Pointhouse Wine Cellar
An interest and appreciation of fine wines often leads to a desire to collect. For the serious collector it means a special space dedicated to storing, displaying and enjoying wine. Sometimes these are true cellars buried on lower levels but more often now they’re incorporated into living spaces as features.
At the Pointhouse, a round climate controlled cellar was created as a focal point at the junction of the kitchen, dining room and media area. With a challenging diameter of only 8′, all the fittings,storage system and interior and exterior cladding required custom solutions. The collaboration between architect Frits deVries, Billy Carpenter of Vin de Garde, sculptor Richard Marmion, our builder Dave Gray, Heather and other local contractors resulted in a unique and beautiful design perfectly integrated into the spectacular setting.
The capacity is 442 bottles. Custom fir panelling and tapered pegs create the backdrop for the wine storage. The wavy sculpted wall cladding is punctuated with a glass door and illuminated by LED strip lighting tucked up under an encircling valance. More glass covers the cork floor-literally thousands of corkssous vid (estimated at 3400). Half were collected by us and friends over the preceding few years, each telling a personal story; the other half , no name corks rescued from the local winemaking shop, will eventually be replaced with the new cork collection. Contributions gratefully accepted.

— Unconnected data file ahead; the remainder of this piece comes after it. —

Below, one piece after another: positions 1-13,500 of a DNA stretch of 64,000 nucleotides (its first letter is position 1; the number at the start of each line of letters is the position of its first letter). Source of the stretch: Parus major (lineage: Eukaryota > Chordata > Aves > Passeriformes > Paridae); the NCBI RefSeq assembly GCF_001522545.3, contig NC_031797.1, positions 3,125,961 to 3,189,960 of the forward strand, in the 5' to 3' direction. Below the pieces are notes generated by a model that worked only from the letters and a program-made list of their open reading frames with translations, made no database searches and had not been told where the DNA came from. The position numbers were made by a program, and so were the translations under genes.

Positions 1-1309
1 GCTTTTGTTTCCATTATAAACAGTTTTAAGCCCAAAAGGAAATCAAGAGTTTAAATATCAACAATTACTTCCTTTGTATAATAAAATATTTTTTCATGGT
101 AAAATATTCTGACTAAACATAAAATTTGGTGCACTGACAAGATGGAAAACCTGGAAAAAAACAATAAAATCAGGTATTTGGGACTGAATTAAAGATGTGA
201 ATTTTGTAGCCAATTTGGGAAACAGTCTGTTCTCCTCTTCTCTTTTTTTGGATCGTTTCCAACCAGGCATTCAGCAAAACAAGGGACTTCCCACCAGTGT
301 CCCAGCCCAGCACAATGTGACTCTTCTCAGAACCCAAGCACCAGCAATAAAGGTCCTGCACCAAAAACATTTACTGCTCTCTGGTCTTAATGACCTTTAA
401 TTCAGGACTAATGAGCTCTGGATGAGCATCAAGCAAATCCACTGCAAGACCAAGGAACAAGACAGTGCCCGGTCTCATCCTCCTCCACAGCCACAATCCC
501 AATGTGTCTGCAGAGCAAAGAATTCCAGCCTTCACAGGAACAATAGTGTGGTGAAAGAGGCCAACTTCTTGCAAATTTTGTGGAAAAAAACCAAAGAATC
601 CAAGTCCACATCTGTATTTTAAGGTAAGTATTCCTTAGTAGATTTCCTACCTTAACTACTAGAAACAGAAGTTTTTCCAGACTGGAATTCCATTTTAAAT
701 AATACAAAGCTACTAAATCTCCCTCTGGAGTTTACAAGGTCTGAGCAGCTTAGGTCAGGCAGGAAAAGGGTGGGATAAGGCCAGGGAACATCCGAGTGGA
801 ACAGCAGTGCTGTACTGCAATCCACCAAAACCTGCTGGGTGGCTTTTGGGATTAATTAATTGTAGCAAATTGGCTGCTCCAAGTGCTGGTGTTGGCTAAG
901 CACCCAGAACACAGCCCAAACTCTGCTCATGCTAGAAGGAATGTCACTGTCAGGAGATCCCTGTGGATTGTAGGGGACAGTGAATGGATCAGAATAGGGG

I like wines with complexity, balance and length and prefer reds but there are many whites that fulfill this criteria.ie. Jackpot Viognier, Roussanne Marsanne from Road13. I favor old world tastes like tobacco and leather in my reds but am partial to the fruit forward right bank style and the GSM blends as well. I’ve got an area in the cellar specifically for aging, an area for wines to drink now as well as an area which is safe for Heather to pick a wine when I’m gone (she is quite worried about taking the “wrong” wine).
The cellar keeps the wine about 55 degrees and 80% humidity. I also keep my sealed bags of coffee beans in the cellar to keep them fresh. I seldom drink a bottle without having it rest in the cellar for a short time after purchase. It takes a while for a wine to get its legs back after sitting on a shelf and then being transported home. I also try not to buy older wines that I can’t guarantee have been stored properly.
I’ve resisted joining wine clubs as I like the hunt. Most of the original cellar bottles were purchased at discount outlets in Grande Prairie(Costco/Superstore/Joeys) as we still living in Dawson Creek while construction was underway on the Sunshine Coast. Many 90+ rated wines can be sourced from big retailers. Others were purchased at LCBs, private wine shops and directly from wineries. I use the “wine ratings” on my Wine Spectator App for the ratings, tasting notes and aging suggestions. Its amazing what great wines can be discovered at obscure stores and what appears out of the blue at LCB stores. Dawson Creek has a great supply of one of my favorites – the Thelema Shiraz. The Schild Shiraz suddenly appeared then disappeared (into my cellar) in Squamish while I was working there. The LCBs stores are happy to order special wines for you. Kitt at Park Royal was able to put together a case of quite a few of the W. S. Top 100 for me this year.
Cheers, Bob (the self proclaimed, but not licensed, Pointhouse Sommelier)